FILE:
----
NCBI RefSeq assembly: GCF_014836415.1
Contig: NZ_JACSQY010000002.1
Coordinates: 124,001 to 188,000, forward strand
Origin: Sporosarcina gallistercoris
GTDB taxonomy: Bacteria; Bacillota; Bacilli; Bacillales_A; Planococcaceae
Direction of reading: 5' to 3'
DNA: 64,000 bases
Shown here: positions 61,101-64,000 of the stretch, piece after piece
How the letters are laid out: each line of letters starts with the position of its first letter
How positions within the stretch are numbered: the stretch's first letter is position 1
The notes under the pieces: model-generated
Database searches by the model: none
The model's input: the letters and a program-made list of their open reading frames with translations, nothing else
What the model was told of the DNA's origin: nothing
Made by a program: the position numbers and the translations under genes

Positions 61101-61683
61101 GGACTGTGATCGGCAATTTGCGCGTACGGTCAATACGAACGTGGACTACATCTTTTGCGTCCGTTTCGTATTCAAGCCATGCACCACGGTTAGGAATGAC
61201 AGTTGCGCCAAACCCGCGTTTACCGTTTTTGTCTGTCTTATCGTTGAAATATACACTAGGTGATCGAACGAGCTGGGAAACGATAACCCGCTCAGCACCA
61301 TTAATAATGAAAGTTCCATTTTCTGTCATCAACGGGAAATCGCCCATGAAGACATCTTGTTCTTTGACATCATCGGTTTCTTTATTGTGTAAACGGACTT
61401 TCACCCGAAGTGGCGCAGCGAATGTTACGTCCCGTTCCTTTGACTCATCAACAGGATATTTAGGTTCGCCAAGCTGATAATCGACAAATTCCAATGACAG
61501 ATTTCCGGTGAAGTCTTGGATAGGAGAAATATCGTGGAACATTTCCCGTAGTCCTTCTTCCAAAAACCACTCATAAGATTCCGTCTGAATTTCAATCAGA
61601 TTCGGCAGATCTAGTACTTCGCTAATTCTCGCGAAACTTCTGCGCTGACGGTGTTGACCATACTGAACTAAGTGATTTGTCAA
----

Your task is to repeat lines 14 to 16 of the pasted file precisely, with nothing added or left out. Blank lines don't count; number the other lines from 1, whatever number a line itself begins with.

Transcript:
What the model was told of the DNA's origin: nothing
Made by a program: the position numbers and the translations under genes

Positions 61101-61683